No one really knows why AI using large language patterns hallucinate, but they do.
This flaw has led some organizations to ban the use of artificial intelligence. A majority of leaders have expressed concern about risk related to functional accuracy, according to a KPMG survey of 225 executives of US companies with revenues exceeding $1 billion annually. The survey found 90 percent had “moderate to very significant” concerns about the risks of using generative AI and concerns about how to mitigate those risks, Forbes reported in April. 60% also said they were probably still two years away from their first generative AI solution.
AI21 Labs hopes to mitigate these concerns with a new engine called Contextual Responses. Released Wednesday, the solution significantly reduces hallucinations, according to Tal Delbariwho led the AI21 team that created the tool.
“We don’t really understand all the inner workings of these big language models. It’s almost like magic,” Delbari said. “But what we do know is that when we train these models — and it’s true for the big language models of AI21 Labs, OpenAI and Entropik and all these players — the main part of model training isn’t about making sure the responses or outputs of the models are correct.”
It’s a language model, not a knowledge model, as ethicist, author, and philosophy professor Reid Blackman told Rev4. It’s trained to predict the next word in a sentence, Delbari explained, so it will try to generate a sentence that looks structurally and grammatically correct, but the AI doesn’t understand the concept of factuality.
“If a customer asked about a specific website’s return policy, the company wants the model to generate a well-founded, truthful, and fair answer based on the specific policy and not based on the general case,” Delbari said. “This is why we started this technology.”
How the AI21 engine handles hallucinations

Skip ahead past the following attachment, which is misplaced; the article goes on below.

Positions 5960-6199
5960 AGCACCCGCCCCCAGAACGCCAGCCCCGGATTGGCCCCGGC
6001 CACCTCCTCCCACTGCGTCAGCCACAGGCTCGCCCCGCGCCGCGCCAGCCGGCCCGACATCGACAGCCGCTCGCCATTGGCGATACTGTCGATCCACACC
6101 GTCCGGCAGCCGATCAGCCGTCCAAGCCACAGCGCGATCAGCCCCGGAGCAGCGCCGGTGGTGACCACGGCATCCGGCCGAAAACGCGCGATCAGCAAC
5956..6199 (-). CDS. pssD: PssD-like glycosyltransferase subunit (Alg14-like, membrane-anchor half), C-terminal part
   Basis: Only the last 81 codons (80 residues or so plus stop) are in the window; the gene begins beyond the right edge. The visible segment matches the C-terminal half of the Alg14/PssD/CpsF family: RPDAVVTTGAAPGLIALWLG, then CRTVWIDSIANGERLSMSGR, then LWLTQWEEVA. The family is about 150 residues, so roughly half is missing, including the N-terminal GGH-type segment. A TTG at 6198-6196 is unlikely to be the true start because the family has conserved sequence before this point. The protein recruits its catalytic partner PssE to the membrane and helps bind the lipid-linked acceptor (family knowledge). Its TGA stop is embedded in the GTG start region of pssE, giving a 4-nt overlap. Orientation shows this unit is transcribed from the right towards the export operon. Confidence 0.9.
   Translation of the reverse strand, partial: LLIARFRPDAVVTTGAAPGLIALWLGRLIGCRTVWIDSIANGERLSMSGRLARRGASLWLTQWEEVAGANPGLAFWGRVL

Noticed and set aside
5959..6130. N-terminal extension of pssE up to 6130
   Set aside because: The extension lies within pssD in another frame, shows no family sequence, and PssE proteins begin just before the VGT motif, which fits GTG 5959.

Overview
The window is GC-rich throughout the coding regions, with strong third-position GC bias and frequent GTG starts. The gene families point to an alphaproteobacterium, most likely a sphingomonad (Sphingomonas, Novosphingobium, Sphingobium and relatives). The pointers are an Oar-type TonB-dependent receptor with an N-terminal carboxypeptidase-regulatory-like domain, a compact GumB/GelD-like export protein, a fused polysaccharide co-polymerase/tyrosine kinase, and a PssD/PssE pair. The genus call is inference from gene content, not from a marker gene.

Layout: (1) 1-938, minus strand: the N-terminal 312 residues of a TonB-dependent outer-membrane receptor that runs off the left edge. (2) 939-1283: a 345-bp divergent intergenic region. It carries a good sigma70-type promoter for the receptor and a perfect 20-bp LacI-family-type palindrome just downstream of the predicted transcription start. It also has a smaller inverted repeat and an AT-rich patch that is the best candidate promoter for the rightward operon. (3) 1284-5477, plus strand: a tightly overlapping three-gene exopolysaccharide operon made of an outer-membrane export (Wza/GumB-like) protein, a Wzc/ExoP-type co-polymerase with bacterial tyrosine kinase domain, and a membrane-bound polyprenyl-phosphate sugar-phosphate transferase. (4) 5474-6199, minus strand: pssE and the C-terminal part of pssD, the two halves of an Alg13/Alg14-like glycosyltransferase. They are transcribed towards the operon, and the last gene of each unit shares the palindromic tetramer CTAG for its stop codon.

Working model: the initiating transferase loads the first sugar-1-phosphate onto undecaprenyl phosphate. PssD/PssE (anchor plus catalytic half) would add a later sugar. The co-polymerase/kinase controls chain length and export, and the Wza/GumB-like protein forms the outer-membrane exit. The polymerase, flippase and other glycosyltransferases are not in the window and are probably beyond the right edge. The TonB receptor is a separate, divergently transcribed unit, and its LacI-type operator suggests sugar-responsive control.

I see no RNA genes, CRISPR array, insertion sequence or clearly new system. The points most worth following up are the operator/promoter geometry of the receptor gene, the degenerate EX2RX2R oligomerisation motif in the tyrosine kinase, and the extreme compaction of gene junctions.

Contextual Answers deals with hallucinations in two ways: First, it operates on Jurassic II, AI21’s large-scale language model. Delbari’s group trained a specific variant of Jurassic II on business domains such as finance, medicine, insurance, pharmaceuticals, and retail.
“We train the model with document triplets, document questions and answers that specifically come from documents, and this is part of the technique we use to make sure the model learns that in this specific task, it should only retrieve information from a single document or document library,” he said.
Some organizations have attempted a similar process with models already typically trained on the Internet, he said, but that approach is flawed. For one thing, when a model is trained with new information, it tends to forget what it had previously learned, she explained. Organizations using open source projects like LangChain have also tried similar approaches, she said. These approaches “aren’t great for fighting hallucinations and yet the organization needs to invest in AI professionals, NLP (natural language processing) experts, and engineers,” Delbari added. “With our solution, it’s just plug and play. You don’t need to do any engineering work to implement this architecture.”
Another key difference between Context Answers and large Internet-formed language models like GPT is that in many cases the context window for entering information is between 8,000 and 32,000 tokens, which roughly equals the same amount of words. This can be a problem for organizations, which may have a single document of 50 pages or more. Contextual Answers supports any size document length and any number of documents, Delbari said.
With contextual responses, organizations train the model on their own document library via AI21’s website or an API, he said.
A backup plan
Secondly, AI21 has added filters and binaries to detect hallucinations and either remove them or ask the master model to generate an output until there are no more hallucinations.
“From a single document or from millions of internal documents, whatever corpus of information you load into the model, we put a whole architecture of models that make sure that the model doesn’t shut down [the] rails,” he said.
It’s still possible to trigger hallucinations, but a user has to work very hard to do so, he added.
“Our models are much more reliable than the actual data, and it’s very rare that they respond to something that isn’t true,” Delbari said. When companies see that hallucinations are nearly zero, it encourages them to put these technologies into production, she added.
There are two ways organizations can implement contextual responses: it can run as a SaaS on AWS, or it can run on the organization’s virtual private cloud. The latter ensures that data will never leave the organization’s virtual walls, he said.
Contextual coding and responses
But what about coding? You may ask about coding, but the solution is currently not optimized to help with coding right now. The roadmap includes a plan to train him to be able to write code, Delbari said.
For those interested, there’s a tutorial posted by AI21 Labs’ Lab AI partner Lab on how to build contextual response apps. It was written for a hackathon when it was still in beta and had limited the document size of submissions.
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